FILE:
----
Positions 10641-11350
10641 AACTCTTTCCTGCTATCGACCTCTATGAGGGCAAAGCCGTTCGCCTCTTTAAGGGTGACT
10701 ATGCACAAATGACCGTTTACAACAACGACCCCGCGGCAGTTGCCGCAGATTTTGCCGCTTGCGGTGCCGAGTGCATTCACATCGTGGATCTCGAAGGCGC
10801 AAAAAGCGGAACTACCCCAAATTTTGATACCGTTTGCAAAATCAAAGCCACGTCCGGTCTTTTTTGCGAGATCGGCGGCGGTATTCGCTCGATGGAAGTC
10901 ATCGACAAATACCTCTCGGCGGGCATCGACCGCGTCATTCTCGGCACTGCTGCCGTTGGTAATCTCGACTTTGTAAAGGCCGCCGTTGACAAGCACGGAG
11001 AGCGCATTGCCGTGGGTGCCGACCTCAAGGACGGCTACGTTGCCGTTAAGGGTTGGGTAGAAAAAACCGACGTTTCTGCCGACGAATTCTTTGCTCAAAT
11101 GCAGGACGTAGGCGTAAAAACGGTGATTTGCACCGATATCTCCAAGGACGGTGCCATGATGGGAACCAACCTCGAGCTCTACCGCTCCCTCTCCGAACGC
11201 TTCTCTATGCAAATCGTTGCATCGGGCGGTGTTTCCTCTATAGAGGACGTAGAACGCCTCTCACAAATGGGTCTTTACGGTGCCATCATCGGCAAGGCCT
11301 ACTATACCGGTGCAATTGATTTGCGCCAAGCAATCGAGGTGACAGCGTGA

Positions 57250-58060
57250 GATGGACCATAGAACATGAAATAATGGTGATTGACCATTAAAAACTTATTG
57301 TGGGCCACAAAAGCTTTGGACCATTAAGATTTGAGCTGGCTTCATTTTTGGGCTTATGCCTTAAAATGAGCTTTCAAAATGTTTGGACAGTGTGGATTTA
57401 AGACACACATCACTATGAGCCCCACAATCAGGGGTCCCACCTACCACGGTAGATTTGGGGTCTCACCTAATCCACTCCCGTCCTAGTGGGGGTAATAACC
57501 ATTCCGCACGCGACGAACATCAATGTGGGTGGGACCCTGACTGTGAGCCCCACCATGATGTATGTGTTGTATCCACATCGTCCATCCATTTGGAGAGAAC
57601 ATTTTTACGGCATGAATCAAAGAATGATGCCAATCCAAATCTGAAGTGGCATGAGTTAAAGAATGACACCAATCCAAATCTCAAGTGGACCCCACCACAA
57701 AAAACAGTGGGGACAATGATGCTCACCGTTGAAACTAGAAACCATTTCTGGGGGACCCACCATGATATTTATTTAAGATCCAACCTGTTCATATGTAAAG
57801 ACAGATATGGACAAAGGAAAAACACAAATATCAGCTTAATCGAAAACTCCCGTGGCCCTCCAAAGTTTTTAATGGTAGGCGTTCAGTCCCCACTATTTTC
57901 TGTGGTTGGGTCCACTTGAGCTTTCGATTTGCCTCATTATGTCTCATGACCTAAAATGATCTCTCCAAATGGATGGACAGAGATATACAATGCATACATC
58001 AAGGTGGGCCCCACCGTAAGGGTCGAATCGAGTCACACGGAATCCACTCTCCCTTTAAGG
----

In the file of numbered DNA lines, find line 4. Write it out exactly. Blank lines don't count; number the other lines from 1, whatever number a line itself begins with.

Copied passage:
10801 AAAAAGCGGAACTACCCCAAATTTTGATACCGTTTGCAAAATCAAAGCCACGTCCGGTCTTTTTTGCGAGATCGGCGGCGGTATTCGCTCGATGGAAGTC